Theoretically, Egypt and Syria became one, as part of the UAR. Under a single leadership (with devolved power), the UAR was supposed to foster a spirit of togetherness and spur other countries in the region to join up and expand the union.

That the project failed was in no way a reflection of the Egyptian and Syrian peoples’ desire to forge a single alliance. Together with the then Yemen Arab Republic, the formation of a United Arab States was also mooted.

That was the last we heard of a pan-Arab national project.

Arguably, the 1990s and the 2000s were the decades of cross-border post-nationalism, especially with the rise of Islamic movements as major political actors whose ideology was premised on Islamic ideals that transcended national borders.

Analyse closely the manifestos of some of these movements, however, and also consider their specific origins, and it soon becomes clear that their political ambitions were, and are, ingrained firmly in the states in which they emerged.

As such, the Islamic Salvation Front was a dominant actor in Algeria and Algeria alone, while the Muslim Brotherhood’s focus is on political reformation in Egypt. The Brotherhood’s offshoots are similarly specifically state-centric.

These movements may well have ideological underpinnings that aim to replicate the glory days of the early Caliphates or the Ottoman Empire, but realism has dictated that they focus their energies within specific national confines. This is unlikely to change anytime soon.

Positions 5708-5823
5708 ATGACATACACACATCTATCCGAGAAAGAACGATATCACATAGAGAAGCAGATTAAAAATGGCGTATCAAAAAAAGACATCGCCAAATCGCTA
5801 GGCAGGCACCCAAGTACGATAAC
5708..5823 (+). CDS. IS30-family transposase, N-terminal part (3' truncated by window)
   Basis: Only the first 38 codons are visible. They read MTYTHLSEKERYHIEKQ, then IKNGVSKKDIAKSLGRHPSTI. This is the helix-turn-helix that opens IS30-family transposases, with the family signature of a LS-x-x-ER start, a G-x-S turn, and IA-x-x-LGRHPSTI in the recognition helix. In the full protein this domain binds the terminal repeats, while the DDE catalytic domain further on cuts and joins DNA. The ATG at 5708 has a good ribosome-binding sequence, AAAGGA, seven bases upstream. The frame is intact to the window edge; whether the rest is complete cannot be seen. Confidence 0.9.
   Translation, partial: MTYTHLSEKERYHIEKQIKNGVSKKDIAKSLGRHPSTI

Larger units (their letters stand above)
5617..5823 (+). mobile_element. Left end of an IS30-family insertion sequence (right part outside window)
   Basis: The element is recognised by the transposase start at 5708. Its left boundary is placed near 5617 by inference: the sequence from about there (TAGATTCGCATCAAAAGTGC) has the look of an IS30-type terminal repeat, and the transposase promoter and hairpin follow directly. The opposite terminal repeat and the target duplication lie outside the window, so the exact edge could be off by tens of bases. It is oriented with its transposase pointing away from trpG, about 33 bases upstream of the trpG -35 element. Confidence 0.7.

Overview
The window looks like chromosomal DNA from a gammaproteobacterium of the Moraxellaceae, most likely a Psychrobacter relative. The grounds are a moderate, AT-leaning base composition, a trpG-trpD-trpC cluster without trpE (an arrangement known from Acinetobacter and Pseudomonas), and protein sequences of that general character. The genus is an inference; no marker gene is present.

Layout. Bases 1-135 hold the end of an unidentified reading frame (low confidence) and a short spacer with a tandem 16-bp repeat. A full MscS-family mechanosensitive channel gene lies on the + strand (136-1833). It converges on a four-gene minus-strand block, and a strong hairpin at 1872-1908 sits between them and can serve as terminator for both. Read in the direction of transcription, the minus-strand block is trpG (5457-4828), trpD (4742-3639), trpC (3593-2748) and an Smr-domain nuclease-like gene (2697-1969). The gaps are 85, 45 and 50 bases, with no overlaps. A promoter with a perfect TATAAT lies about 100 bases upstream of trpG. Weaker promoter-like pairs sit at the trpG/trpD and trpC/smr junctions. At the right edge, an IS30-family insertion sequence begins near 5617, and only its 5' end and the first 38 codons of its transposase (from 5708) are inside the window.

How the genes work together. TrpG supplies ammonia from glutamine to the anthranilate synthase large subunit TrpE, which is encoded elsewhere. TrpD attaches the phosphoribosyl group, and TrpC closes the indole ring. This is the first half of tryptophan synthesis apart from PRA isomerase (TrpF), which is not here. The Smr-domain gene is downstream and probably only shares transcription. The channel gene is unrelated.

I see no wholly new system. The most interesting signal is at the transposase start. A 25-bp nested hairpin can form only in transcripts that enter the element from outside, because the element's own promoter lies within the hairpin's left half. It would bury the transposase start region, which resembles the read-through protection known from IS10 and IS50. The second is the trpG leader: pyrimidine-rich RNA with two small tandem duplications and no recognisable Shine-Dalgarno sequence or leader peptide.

All for one

Given this recent history, then, is the idea of a borderless Middle East still viable? It may well be when you consider that the globalised nature of the world, in its present form, has thrown up possibilities in the region that would have been inconceivable barely a few years back.

More precisely, the political convulsions that the region is undergoing right now have revealed glaringly the extent to which the problems and, potentially, the solutions to the Arab world’s ills are remarkably similar. The political, economic and social suffocation that the people of Tunisia and Egypt have endured, before popular revolutions swept the countries’ dictators from power, were near identical. The political, economic and social ailments suffered in Libya, Algeria, Bahrain, Yemen and now Oman are of the same vein.

Obviously, the causes of political unrest across these states are much more nuanced and cannot be reduced to generalisations. However, the future, unsurprisingly, is with the youth, the very demographic that is taking the lead in battling corruption and autocracy and one that is communicating, encouraging and helping others across borders in the spirit and language of togetherness.